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5 Health Myths to Leave Behind 

In Canada, healthcare is a $2 billion industry. And it’s no wonder with all of the misinformation and back and forth. Coconut oil is bad for you. Coconut oil is great for you. Coconut is bad for you again. It’s hard to keep up and do what’s right for your body. Let’s explore 5 health myths that had their day in the sun. But now — thanks to science  they can finally be put to bed once and for all. Don’t be the last to let them go. Take notes in your spiral notebook if need be and leave them behind.

  1. No Fat /Low-Fat Products are Better for You Than the “Regular” Version

It’s taken several years for this to catch on, so if you’re already there, just pat yourself on the back and move on. Finally, after years of research, big yogurt companies have decided that health-conscious people aren’t fooled by their 0% fat and low-fat gimmicks. And they are putting out more full-fat options. If you can still find these low-fat yogurts in your grocery, check the label. The lower fat choices are loaded with extra sugar, which is much more dangerous than fat. And it will make you hungry. Excess sugar consumption can lead to cravings, high/low blood sugar, increased risk of Type II Diabetes, obesity and much more.

Fat, well, can be bad in large quantities. But that’s why we find it so filling. Unless you’re overriding your body’s natural “full” meter, your body will tell you when you’ve had too much.

Simple carbs like sugar, on the other hand, raise your blood sugar, so that it can crash in 20-30 minutes. When it does, you feel like you’re starving. And this is in no way limited to yogurt. Not eating enough fat has been shown to  believe it or not  increase the waistline. You’re not doing yourself any favors by excessively limiting fat consumption.

  1. Wearables Make You Lose Weight/Be More Active

This is not to disparage wearables and other health tech. They’re great if used correctly. But only you can make yourself live healthier.

Studies, such as one published in the JAMA (Journal Of The American Medical Association) show that wearables can have a negligible or even opposite of the intended effect over the long term (2 years study duration).

They can be great motivators. But if you’re not staying involved long term, then tracking you active minutes, stairs, heart rate, etc., will — statistically speaking — leave you sitting on the couch wearing your health tracker of choice.

  1. Microwaves Cause Cancer

No, don’t stick your cat in there. But the idea that standing in front a microwave or eating microwaved food causes cancer has not been proven.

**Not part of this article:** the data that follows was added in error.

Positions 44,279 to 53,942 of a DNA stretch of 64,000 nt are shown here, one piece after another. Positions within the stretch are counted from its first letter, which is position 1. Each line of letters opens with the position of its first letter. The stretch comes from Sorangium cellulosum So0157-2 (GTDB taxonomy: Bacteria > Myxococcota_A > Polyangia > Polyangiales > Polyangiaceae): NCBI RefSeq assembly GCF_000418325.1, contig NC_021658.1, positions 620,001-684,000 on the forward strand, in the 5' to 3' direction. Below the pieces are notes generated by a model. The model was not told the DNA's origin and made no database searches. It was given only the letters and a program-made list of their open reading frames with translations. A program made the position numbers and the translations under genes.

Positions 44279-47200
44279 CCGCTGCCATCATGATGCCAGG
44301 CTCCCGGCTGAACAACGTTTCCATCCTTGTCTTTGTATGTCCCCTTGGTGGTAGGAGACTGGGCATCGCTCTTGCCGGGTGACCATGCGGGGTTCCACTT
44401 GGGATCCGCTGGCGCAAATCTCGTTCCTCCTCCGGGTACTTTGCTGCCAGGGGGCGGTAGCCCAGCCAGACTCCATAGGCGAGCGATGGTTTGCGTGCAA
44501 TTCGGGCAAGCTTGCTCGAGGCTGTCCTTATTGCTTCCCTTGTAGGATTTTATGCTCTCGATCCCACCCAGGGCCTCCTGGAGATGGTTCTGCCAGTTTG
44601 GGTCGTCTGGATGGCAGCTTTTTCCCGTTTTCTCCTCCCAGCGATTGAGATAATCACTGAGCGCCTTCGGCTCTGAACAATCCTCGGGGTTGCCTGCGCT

Actually, in a bit of irony, microwaves are being studied as a very effective cancer treatment. And the frequency of use to treat various cancers will likely increase. Targeted microwaves can be used to superheat the cancer cells and destroy them, while leaving the healthy cells unharmed.

  1. Vitamins Will Keep You Healthy

Of course, you know that this refers to the processed kinds that you buy in pills and not the ones in a mango. The vitamins that you buy in pills are often isolated nutrients. You get your vitamins and minerals from food for a reason. The vitamins and minerals along with micro-nutrients work together to build your cells and make you strong.

Some of these, we (scientists) haven’t even discovered yet, so it’s not likely that we could put them in a pill in a way that our bodies can even use. Most of the “vitamins” you consume just pass right through if the supporting nutrients aren’t present.

According to Johns Hopkins, there isn’t really any proof that packaged vitamins are good for you. On the contrary, they warn that the possibility of overdose outweighs any benefits actually proven by science. A diet rich in a variety of whole foods is the way to be healthy.

  1. You Need 8-10 Glasses of Water a Day

Really? So if you hike all day long in 90 F degree heat and sweat buckets, you need 8-10 glasses? If you weigh 140 pounds you need as much water as someone who weighs 250? If you eat a super salty meal, you don’t really need water if you feel thirsty.

This is the problem with averages. The average tells you that this is the average that people need in general. A given person may need much more or less on any given day.

There are simply too many factors to consider like:

  • Electrolyte Intake (potassium, sodium, magnesium)
  • Sweat
  • Weight
  • Age
  • Physical activity
  • And on and on and on.

Listen to your body.

If you are thirsty, reach for water first. If you are hungry, reach for water first. This is how your body tells you how much you need. Until we get an implantable that calculates exactly what we need we have to rely on what you are given — your own body and mind.